“It’s a good time in fashion... there’s a lot of irony, you can have fun…”

Tommy Cash once went to a Snoop Dogg show in Estonia. Halfway through the performance Snoop threw a blunt into the crowd, and Cash caught it. As he inhaled - the legend goes - Snoop’s magical rap powers were transferred to Cash. “I was already stoned,” he laughs, recalling the event. “The excitement was higher than the weed itself.”

A performer like Snoop was a rarity in Tallinn, Estonia, where Tomas Tammemets grew up. Google Images offers postcard-worthy scenes of the Eastern European capital, but he assures me it’s only beautiful “for the 35 minutes you walk through the Old Town”, before you reach the crop of imposing Stalin-era buildings. The country became independent from Soviet rule in the year of Cash’s birth, and he grew up in the poor district of Kopli, a Russian thug-run place with rotting wooden huts and junkies rather than fairytale Gothic architecture. In his hood, he was the weird kid - and that part of his story hasn’t really changed.

If you haven’t heard Cash’s ‘post-Soviet’ brand of rap - a narcotic, balls-to-the-wall sound that taps into hazy hip-hop, European hardstyle and even grunge rock, perhaps you’ve seen his face superimposed between a woman’s legs, in the ‘Winaloto’ video that went viral instantly.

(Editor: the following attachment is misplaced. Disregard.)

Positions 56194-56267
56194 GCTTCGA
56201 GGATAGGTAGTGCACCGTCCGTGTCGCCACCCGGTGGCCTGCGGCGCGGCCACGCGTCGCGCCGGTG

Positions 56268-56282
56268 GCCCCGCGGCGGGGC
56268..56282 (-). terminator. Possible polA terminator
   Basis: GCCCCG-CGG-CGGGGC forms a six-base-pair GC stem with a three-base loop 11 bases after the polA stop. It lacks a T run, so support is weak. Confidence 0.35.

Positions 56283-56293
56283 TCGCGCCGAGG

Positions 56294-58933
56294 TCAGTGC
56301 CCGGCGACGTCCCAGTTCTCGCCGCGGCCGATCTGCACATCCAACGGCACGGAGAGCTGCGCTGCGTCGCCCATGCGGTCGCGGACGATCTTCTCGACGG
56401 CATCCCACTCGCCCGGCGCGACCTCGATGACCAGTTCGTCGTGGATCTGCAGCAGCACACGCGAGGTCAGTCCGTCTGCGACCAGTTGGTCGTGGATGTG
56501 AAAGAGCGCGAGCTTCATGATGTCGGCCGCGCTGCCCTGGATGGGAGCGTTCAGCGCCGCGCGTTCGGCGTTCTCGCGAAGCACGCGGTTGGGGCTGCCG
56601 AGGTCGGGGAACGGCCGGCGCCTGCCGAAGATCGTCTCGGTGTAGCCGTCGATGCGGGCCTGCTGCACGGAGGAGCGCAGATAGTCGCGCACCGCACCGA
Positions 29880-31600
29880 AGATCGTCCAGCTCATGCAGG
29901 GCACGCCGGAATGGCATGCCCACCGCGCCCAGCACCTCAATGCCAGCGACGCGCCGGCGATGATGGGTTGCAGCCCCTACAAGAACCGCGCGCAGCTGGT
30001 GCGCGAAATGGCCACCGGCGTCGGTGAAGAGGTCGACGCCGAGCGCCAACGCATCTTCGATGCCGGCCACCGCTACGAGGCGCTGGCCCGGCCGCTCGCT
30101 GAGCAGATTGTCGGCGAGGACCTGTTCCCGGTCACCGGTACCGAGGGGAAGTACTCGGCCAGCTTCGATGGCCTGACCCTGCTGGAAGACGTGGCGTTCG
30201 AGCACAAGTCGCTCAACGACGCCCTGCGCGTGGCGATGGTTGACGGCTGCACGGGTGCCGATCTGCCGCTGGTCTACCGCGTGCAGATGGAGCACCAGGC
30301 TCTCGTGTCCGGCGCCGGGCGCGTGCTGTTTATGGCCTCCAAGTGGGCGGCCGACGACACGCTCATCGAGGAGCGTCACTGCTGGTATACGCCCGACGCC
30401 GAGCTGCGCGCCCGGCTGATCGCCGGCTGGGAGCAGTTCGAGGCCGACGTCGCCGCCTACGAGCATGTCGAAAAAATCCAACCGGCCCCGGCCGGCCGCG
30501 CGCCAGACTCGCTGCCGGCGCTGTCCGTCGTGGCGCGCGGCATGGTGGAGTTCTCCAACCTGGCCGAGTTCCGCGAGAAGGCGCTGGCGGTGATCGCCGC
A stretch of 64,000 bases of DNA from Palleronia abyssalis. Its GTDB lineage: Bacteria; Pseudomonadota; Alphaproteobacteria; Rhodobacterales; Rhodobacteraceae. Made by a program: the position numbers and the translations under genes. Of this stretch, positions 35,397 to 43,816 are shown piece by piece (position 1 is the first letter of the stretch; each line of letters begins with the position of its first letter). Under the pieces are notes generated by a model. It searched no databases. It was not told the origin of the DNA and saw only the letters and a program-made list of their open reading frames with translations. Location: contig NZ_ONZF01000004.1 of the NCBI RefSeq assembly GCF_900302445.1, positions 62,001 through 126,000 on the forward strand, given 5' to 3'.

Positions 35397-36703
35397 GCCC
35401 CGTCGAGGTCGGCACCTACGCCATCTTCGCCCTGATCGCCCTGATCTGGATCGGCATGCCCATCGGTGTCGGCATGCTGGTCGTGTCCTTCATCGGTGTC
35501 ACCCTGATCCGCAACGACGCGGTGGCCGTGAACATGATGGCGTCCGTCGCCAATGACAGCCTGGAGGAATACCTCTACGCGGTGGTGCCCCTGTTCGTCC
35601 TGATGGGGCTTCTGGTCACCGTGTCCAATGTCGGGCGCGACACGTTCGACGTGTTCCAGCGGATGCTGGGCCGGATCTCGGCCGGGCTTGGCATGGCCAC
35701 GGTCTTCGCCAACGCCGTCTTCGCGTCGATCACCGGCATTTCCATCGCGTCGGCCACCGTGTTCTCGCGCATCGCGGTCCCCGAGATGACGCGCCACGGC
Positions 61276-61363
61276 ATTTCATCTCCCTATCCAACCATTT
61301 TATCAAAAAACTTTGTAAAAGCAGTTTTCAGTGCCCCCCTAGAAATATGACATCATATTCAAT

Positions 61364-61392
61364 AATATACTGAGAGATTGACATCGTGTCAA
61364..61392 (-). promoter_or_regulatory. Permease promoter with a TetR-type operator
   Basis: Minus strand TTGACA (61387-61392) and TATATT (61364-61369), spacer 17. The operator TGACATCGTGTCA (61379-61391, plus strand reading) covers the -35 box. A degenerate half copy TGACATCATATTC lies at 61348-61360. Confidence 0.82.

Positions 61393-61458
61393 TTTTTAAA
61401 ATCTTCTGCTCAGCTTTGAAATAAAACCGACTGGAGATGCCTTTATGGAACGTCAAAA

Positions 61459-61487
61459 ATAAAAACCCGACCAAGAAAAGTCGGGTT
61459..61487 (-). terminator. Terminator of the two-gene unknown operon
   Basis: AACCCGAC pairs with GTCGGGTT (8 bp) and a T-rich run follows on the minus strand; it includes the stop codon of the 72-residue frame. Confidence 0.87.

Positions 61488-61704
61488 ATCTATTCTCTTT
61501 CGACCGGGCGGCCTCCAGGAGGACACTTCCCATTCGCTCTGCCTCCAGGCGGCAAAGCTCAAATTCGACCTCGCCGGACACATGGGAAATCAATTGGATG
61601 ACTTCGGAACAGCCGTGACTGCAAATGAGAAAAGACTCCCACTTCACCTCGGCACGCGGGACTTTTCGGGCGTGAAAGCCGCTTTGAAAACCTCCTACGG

Unsurprisingly, these surreal, can’t-look-away videos have spawned a near-constant stream of ‘what the fuck?’ comments on YouTube. The latest sees Cash body-popping in a wheelchair, surrounded by amputees twerking on blades and breakdancing with crutches. To explain it, he offers an X-Men analogy: “I was trying to make a Xavier School of people with superpowers - all people, however they look, they’re amazing.” His team were concerned about a backlash from the video - but it never came, instead “there were comments like, ‘I’m in a wheelchair and I feel represented.’ That’s what I was going for.”

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Cash waxes lyrical about filmmakers like Alejandro Jodorowsky, Tim Burton, Kubrick and Dalí, and his social media presence is equally as hallucinatory as his videos. He might post a heap of potato salad dumped on a computer keyboard, or his feet encased in loaves of bread. The night before our shoot, he covers his entire body in shaving foam for the ‘gram, captioning the picture ‘I shaved my balls for u’.